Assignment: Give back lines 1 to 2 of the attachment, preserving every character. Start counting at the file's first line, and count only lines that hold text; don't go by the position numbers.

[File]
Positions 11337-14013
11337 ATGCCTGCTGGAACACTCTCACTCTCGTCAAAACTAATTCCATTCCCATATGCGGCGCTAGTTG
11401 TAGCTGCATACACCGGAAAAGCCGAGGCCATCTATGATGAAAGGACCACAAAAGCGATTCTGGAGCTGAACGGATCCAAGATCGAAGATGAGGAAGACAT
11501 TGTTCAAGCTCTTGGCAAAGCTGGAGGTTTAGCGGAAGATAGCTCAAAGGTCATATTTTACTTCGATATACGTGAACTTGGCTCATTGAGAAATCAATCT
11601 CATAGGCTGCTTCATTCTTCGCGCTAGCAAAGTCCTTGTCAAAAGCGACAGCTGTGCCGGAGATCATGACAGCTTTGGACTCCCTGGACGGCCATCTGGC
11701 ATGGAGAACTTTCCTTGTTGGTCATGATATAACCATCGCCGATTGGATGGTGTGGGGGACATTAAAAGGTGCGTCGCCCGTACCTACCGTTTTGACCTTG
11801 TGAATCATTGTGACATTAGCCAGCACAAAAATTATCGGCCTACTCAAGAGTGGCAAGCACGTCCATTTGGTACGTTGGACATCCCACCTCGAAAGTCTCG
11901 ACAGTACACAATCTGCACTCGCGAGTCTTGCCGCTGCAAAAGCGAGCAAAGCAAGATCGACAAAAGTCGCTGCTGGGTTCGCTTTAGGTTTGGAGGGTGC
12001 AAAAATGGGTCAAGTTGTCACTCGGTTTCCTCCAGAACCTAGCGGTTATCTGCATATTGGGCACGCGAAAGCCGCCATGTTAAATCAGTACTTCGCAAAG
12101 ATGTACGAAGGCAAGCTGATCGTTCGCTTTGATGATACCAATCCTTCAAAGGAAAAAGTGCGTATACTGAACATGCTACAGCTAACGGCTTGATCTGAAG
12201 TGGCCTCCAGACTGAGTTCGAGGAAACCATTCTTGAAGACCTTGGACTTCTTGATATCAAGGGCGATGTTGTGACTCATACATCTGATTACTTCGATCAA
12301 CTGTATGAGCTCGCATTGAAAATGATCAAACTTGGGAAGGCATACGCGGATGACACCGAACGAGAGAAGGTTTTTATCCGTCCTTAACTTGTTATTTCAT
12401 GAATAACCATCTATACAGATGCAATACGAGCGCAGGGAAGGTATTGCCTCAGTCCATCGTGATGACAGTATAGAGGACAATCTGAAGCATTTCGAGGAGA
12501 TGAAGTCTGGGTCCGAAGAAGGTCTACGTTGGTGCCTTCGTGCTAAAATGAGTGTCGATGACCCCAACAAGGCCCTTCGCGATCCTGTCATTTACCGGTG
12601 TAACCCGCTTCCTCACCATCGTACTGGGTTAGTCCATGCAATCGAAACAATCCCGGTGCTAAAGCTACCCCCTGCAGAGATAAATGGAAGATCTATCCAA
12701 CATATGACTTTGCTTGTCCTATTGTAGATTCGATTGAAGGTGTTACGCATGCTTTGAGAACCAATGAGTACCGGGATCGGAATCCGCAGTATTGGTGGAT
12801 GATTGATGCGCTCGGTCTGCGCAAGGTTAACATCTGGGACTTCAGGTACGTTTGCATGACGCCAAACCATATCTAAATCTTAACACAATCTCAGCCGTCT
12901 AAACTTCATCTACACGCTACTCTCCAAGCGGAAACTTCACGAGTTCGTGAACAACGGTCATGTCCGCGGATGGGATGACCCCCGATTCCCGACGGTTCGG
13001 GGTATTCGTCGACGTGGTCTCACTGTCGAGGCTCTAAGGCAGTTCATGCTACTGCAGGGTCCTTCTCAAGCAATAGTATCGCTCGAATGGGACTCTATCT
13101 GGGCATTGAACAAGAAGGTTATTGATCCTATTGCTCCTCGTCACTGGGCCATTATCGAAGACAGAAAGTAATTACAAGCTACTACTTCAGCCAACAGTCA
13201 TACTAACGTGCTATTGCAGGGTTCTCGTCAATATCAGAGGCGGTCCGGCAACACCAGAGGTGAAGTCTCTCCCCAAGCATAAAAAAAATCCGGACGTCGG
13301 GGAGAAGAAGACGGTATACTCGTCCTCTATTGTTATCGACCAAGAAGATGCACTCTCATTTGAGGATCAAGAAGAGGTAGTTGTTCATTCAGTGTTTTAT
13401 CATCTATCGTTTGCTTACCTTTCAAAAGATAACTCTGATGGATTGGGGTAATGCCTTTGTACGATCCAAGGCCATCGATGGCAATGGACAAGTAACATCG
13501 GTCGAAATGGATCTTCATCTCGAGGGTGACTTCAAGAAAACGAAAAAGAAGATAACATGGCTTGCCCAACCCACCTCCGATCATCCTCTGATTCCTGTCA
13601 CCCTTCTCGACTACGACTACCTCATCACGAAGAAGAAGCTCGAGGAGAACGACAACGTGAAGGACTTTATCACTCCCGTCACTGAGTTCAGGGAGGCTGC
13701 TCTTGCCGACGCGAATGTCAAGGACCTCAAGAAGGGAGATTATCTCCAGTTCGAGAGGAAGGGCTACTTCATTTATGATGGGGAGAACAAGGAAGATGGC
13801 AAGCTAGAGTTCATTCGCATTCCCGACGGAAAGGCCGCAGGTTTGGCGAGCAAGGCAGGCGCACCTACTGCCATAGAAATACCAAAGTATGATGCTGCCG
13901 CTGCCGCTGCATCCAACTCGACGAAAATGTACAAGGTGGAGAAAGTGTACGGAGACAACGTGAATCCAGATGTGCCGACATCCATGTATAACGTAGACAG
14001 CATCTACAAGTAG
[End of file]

Positions 11337-14013
11337 ATGCCTGCTGGAACACTCTCACTCTCGTCAAAACTAATTCCATTCCCATATGCGGCGCTAGTTG